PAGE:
On last night’s TBS telecast of the Pacers-Heat playoff game, play-by-play man Marv Albert was trying to lay out the upcoming schedule of games for the rest of their series and got confused as to what day it was. Analyst Steve Kerr quickly and deftly offered up the “tag line” the network has been known to use in promoting the Association’s post-season…“You know Marv…40 Games In 40 Nights.”
Some NBA thoughts at this point in the playoffs…
1. I just saw a quote this morning. It is from former U.S. (Utah) Senator Robert Foster Bennett:
“A desire to be in charge of our own lives, a need for control, is born in each of us. It is essential to our mental health, and our success, that we take control.”
This made me think of LeBron James.
During that Indiana-Miami Game 2 last evening, it was a good thing James is a “five-tool” guy because he was literally playing all five positions. The “talent” he is surrounded with on South Beach (aside from Dwyane Wade and the currently injured Chris Bosh of course) is arguably worse than he had in Cleveland. Yet, there he was…playing end-to-end basketball and showing no end to his God-given physical abilities. He finished with a stat line that only three other players have accumulated in a playoff game over the last twenty-five years. 28 points, 9 rebounds, 6 steals, 5 assists.
His last shot attempt from the field was with 3:35 left in the game.
How can that be?
LeBron, if you want to be forgiven…if you want to be loved…take control. Take charge.
2. Speaking of taking charge, we have the annual yakking again about players flopping to draw a call. I have read in a number of cases people feel the NBA officials have too much on their plate to try to determine when someone is embellishing contact. I guess NHL officials don’t…
As I suggested back during one of my college b-ball posts, if we hadn’t complicated the charge call in basketball none of this would be difficult at all to call. I know in my day we wore knee pads, but we also had no issues with making charge calls. Your feet were planted and your body was directly in front of the baller. If he ran over you…charge. If you were moving in any way…block. When we started allowing the defender to float along with the ball-carrier, we carried the complexity of the call to a whole new level. Go back to the old-school rule for charging. I think you’ll then find those NBA zebras will be able to pick out floppers from fallers…and don’t tell me they can’t separate who’s faking it on establishing position down low. If they can’t figure that out, maybe the league needs to get some new blood at that position rather than all these thirty-year “veterans.” Make it a personal foul, award free throws and the ball back…and start keeping track of embellishment calls like technicals.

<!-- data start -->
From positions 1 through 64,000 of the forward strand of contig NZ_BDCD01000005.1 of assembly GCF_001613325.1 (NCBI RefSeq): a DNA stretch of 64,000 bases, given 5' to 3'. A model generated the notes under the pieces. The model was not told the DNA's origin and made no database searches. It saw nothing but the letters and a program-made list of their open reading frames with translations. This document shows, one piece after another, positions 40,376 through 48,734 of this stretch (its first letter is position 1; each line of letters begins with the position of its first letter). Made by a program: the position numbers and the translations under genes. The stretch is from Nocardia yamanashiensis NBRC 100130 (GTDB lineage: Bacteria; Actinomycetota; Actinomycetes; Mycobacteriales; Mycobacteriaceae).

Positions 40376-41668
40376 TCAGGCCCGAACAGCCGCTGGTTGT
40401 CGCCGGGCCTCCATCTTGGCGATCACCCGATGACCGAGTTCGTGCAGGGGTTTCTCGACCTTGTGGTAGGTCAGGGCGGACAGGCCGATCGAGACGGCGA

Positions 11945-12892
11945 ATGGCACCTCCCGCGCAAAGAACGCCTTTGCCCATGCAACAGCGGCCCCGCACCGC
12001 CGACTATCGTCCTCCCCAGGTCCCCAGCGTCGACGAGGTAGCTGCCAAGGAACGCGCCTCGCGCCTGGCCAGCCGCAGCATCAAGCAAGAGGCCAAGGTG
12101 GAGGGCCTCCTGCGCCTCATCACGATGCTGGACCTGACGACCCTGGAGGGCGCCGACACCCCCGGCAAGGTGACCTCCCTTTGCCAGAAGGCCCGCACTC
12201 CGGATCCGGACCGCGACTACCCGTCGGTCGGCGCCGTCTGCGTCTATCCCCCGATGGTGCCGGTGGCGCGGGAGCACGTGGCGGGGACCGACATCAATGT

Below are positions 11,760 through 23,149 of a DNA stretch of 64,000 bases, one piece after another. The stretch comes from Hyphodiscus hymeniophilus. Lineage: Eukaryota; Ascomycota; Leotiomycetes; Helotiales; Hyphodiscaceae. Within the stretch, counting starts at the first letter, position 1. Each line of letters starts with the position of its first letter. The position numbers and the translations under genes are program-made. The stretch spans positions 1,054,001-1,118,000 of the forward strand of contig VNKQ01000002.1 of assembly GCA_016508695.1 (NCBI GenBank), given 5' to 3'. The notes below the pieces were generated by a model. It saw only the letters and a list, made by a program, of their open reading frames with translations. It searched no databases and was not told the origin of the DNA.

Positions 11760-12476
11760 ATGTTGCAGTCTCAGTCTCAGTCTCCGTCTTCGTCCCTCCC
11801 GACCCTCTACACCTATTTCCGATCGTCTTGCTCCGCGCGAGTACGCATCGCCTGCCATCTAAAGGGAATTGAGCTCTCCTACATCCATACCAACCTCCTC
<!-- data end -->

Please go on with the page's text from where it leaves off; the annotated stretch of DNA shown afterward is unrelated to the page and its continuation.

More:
Once someone reaches a threshold to be determined, have them flop down on their bench for a game or two.
3. The regular-season ratings are in and they are up. Interest is high. Anything to do with the fact the season started at Christmas instead of Halloween? A number of high-profile players have been injured both in the regular and the post-season. There are those who will pin this on the compressed schedule. I think most fans “join” the NBA on Christmas Day anyway. I’d like to see a shorter regular season with the advantage of being planned out well in advance. David Stern rightly pointed out in an interview the other day existing contracts with television partners, arenas, cities, etc. are all based on the “full” schedule. Let me channel my inner Allen Iverson here. “Contracts? We’re talking about contracts?” I am sure the NBA can find their way to a reduced season if they could be convinced the revenue hit on a fewer number of games can be offset by more ad dollars if audiences continue to grow…especially the youth demographic. No, I don’t think a smaller season will actually happen. But I also don’t think this one caused any more injuries than if they had practiced and played their usual three-fourths of a year.
You don’t think being on a court three-fourths of a year increases the possibility of injuries?
4. I don’t know how many folks saw the moving screen foul call on Boston’s Kevin Garnett at the end of their Game 2 playoff against Philadelphia. There has been so much discussion along the lines of, “You don’t make that call in that situation.” People (outside of Boston) seem to agree there was indeed a foul…but there is little agreement as to if it should have been announced as such.
If you saw any of Game 7 between the Clippers and the Grizzlies, you could apply that statement to the full forty-eight minutes.
Let’s agree that a foul is a foul no matter what. That makes it easy for everyone to work with. And if you have to blow the whistle every five seconds from the opening tap, so be it. Players will get it…eventually. The NBA should not be like the offensive line play in the NFL…where holding occurs every down and the league just shrugs its collective shoulders and calls the most egregious ones.
The LA-Memphis finale was a debacle. It looked like…well…offensive line play in the NFL. People channel surfing probably thought they had stumbled upon an MMA event without the octagon.
A foul is a foul. Any other way…is just foul play.